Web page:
Red blood cells carry oxygen and nutrients to the tissues in the body and take away carbon dioxide. They are also called erythrocytes. They get their red color from a pigment called hemoglobin, and it is the hemoglobin that actually carries the oxygen and carbon dioxide.
Red blood cells are made in the bone marrow. A red blood cell begins as a round cell with a round nucleus, and as this cell grows inside the bone marrow, it picks up hemoglobin. Finally, when the red blood cell is mature, it sheds the nucleus, leaves the marrow and enters the bloodstream. The lack of a nucleus is one thing that makes a red blood cell different from other mature cells. It has an indented center and is able to deform itself enough to squeeze through capillaries.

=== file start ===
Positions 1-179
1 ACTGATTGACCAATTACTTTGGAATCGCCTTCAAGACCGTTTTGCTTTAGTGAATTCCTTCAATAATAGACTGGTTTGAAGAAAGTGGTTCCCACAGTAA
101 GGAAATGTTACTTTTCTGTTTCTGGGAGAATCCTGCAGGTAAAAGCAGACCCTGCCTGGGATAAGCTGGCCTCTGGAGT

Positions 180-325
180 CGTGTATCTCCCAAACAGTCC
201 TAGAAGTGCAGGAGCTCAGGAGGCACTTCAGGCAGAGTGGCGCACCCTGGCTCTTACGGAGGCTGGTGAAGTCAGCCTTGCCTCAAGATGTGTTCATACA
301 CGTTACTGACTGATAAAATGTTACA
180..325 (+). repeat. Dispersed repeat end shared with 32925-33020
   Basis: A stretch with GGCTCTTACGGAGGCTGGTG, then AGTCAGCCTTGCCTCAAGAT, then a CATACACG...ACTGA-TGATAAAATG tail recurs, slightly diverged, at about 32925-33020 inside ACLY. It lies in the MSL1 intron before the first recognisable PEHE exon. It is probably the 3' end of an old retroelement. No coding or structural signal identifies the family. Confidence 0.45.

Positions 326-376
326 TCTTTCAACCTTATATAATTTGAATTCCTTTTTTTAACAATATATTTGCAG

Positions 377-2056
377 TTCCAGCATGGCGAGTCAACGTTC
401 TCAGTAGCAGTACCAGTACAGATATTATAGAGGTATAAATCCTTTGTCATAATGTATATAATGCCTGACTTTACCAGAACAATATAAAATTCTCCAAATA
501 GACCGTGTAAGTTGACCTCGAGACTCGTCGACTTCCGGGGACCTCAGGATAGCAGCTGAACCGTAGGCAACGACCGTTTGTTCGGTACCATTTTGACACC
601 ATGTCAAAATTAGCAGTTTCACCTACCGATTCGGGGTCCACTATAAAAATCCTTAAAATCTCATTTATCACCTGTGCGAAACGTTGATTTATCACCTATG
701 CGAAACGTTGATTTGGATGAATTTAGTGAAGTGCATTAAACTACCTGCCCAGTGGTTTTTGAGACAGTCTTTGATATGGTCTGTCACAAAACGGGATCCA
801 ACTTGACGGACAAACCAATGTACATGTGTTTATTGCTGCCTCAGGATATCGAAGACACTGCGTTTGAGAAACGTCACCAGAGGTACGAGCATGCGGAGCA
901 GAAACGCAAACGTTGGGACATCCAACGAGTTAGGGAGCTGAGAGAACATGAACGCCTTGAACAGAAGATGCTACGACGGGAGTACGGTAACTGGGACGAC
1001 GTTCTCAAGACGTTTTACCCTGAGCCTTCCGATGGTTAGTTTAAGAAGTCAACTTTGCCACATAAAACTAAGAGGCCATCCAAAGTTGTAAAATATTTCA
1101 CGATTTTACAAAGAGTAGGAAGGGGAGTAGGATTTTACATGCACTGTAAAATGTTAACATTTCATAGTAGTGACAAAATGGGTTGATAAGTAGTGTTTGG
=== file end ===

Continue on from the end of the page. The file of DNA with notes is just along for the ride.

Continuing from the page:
A red blood cell is active for about four months. After this time, it leaves the circulatory system and the body destroys it in the spleen, liver, bone marrow and blood vessels. To replace these destroyed cells, the body has to create about two million red blood cells every second.
Every cubic millimeter of a man's blood contains about 5.2 million red blood cells. The corresponding count for women is about 4.6 million.